It looks like 2011 is the year that wasn't. There was no recession, job creation was much better than even the Labor Department initially estimated, and congressional gridlock has not stopped economic growth -- in fact, may be a good thing.
So what do we make of this year's economy, with its ups and downs that have confused even the "experts" -- and what to make of 2012? Believe it or not, the debt ceiling stalemate that caused the S&P Treasury debt downgrade may actually boost growth -- because the Bush-era tax cuts are scheduled to expire at the end of 2012, which would put them back to the Clinton-era taxes. And we know what happened during Clinton's Presidency -- 22.7 million jobs created, and 4 consecutive years of budget surpluses paid for with the combination of higher income tax brackets and reduced government spending.
Firstly, we should understand that the experts overestimated economic growth at the beginning of 2011, then underestimated it by midyear -- which means that we were never in danger of a second recession. The best example is our unemployment numbers. From June onward, both private payrolls and self-employed jobs have been increasing at more than 300,000 per month, which is close to pre-recession levels.
The household survey component of the jobs report including the self-employed -- an actual headcount of working Americans -- has shown a gain of 1.28 million over the past four months alone, while initial payroll formation showed zero or almost zero job growth in August-September before it was upgraded. And that -- with the S&P credit downgrade and euro worries -- is what set off new recession talk.
Even payroll jobs in November advanced a relatively strong 120,000 after gaining a revised 100,000 in October (originally 80,000) and increased a revised 210,000 in September (previously 158,000). So look for upward revisions once again. Private payrolls (less government layoffs) gained more than overall, up 140,000, following a 117,000 increase in October and 220,000 rise in September.
The stronger employment numbers are corroborated by weekly initial claims for unemployment insurance. The four-week moving average was 393,250 as of Dec. 3, a decrease of 3,000 from the previous week's revised average of 396,250. This is the fourth week in a row with the four-week average below 400,000, and is the lowest level for claims since February, says Calculated Risk.Then we had the so-called congressional super committee not being super at all. They couldn't agree on what budgets to cut or revenues to raise. But as Paul Krugman has said, that may be a good thing --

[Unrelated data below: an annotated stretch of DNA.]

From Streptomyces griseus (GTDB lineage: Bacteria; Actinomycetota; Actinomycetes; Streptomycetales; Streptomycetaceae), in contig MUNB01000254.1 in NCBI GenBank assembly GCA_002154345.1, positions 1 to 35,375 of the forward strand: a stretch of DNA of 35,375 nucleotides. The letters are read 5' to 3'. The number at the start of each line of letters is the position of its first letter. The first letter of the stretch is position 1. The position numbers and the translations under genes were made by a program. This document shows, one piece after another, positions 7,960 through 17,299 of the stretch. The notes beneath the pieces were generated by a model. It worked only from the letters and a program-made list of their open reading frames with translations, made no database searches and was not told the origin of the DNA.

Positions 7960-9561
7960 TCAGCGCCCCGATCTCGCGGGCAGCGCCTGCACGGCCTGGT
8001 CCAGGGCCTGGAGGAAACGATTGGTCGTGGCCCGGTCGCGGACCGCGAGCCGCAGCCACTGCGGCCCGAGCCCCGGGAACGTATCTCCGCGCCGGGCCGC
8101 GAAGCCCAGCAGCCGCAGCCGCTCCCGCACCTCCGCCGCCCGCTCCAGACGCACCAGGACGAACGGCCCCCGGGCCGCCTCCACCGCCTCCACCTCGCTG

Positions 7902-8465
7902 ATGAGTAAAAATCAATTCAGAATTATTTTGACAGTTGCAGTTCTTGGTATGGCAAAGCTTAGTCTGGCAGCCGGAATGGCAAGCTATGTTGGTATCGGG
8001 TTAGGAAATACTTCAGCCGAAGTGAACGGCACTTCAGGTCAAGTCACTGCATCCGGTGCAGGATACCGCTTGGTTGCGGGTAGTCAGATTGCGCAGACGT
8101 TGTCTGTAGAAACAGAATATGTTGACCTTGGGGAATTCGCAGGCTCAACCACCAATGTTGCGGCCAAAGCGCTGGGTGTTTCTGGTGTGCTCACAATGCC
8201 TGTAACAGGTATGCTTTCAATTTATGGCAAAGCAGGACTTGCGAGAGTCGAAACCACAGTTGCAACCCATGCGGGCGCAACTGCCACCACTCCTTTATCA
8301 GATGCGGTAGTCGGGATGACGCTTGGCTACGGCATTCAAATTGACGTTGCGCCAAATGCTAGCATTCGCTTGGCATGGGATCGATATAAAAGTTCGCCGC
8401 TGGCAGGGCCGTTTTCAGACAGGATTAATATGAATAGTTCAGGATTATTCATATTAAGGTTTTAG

"The supercommittee was a superdud -- and we should be glad. Nonetheless, at some point we'll have to rein in budget deficits. And when we do, here's a thought: How about making increased revenue an important part of the deal?"
In fact, such a budget deficit during the worst recession since the Great Depression is necessary to fund vital public services and keep the economy running, until private business begins to expand again. And that won't happen until consumer spending picks up, as we have said in past columns. The deficit will improve as the economy continues to grow, in other words, but won't pick up if more jobs are cut -- whether from the private or public sectors.
Consumer spending has barely held up during the various crises. It is best measured by consumer credit. Strength in consumer spending is confirmed by a build in outstanding consumer credit, up $7.6 billion in October following a revised $6.9 billion increase in September. The increase is once again centered in non-revolving credit, which reflects strength in vehicle sales. But a steady increase is now appearing for non-revolving credit, up $0.4 billion for a second consecutive month and offering evidence that consumers are once again, at least to a limited extent, using their credit cards.